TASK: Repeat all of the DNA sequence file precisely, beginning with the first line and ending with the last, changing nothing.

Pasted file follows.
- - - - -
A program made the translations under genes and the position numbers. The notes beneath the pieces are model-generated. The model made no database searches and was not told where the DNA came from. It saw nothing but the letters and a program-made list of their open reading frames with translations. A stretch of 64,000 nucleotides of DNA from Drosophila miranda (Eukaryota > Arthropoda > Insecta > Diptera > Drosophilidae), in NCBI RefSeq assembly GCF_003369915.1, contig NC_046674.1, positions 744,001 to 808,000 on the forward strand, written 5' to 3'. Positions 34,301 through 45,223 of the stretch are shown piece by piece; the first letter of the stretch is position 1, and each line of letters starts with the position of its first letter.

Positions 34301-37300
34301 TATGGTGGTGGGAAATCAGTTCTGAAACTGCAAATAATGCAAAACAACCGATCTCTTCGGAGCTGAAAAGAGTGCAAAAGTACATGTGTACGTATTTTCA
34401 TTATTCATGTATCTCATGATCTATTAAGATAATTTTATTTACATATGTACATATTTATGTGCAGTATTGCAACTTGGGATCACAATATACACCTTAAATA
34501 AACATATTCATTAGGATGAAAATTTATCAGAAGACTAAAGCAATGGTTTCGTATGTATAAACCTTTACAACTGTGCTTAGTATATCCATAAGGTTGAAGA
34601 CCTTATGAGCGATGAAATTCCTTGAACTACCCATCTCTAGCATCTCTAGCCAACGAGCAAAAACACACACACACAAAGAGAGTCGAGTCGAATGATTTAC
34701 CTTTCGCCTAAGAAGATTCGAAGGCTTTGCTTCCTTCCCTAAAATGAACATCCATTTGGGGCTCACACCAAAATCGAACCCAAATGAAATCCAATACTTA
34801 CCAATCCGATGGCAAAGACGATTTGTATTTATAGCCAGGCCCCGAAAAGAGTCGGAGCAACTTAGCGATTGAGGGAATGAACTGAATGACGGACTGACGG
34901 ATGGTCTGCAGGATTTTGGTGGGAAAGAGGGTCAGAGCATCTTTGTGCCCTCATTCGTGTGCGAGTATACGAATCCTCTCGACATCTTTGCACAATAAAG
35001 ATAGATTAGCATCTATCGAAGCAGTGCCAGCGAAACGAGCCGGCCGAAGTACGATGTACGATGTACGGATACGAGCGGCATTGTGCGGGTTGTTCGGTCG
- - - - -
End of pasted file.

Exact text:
A program made the translations under genes and the position numbers. The notes beneath the pieces are model-generated. The model made no database searches and was not told where the DNA came from. It saw nothing but the letters and a program-made list of their open reading frames with translations. A stretch of 64,000 nucleotides of DNA from Drosophila miranda (Eukaryota > Arthropoda > Insecta > Diptera > Drosophilidae), in NCBI RefSeq assembly GCF_003369915.1, contig NC_046674.1, positions 744,001 to 808,000 on the forward strand, written 5' to 3'. Positions 34,301 through 45,223 of the stretch are shown piece by piece; the first letter of the stretch is position 1, and each line of letters starts with the position of its first letter.

Positions 34301-37300
34301 TATGGTGGTGGGAAATCAGTTCTGAAACTGCAAATAATGCAAAACAACCGATCTCTTCGGAGCTGAAAAGAGTGCAAAAGTACATGTGTACGTATTTTCA
34401 TTATTCATGTATCTCATGATCTATTAAGATAATTTTATTTACATATGTACATATTTATGTGCAGTATTGCAACTTGGGATCACAATATACACCTTAAATA
34501 AACATATTCATTAGGATGAAAATTTATCAGAAGACTAAAGCAATGGTTTCGTATGTATAAACCTTTACAACTGTGCTTAGTATATCCATAAGGTTGAAGA
34601 CCTTATGAGCGATGAAATTCCTTGAACTACCCATCTCTAGCATCTCTAGCCAACGAGCAAAAACACACACACACAAAGAGAGTCGAGTCGAATGATTTAC
34701 CTTTCGCCTAAGAAGATTCGAAGGCTTTGCTTCCTTCCCTAAAATGAACATCCATTTGGGGCTCACACCAAAATCGAACCCAAATGAAATCCAATACTTA
34801 CCAATCCGATGGCAAAGACGATTTGTATTTATAGCCAGGCCCCGAAAAGAGTCGGAGCAACTTAGCGATTGAGGGAATGAACTGAATGACGGACTGACGG
34901 ATGGTCTGCAGGATTTTGGTGGGAAAGAGGGTCAGAGCATCTTTGTGCCCTCATTCGTGTGCGAGTATACGAATCCTCTCGACATCTTTGCACAATAAAG
35001 ATAGATTAGCATCTATCGAAGCAGTGCCAGCGAAACGAGCCGGCCGAAGTACGATGTACGATGTACGGATACGAGCGGCATTGTGCGGGTTGTTCGGTCG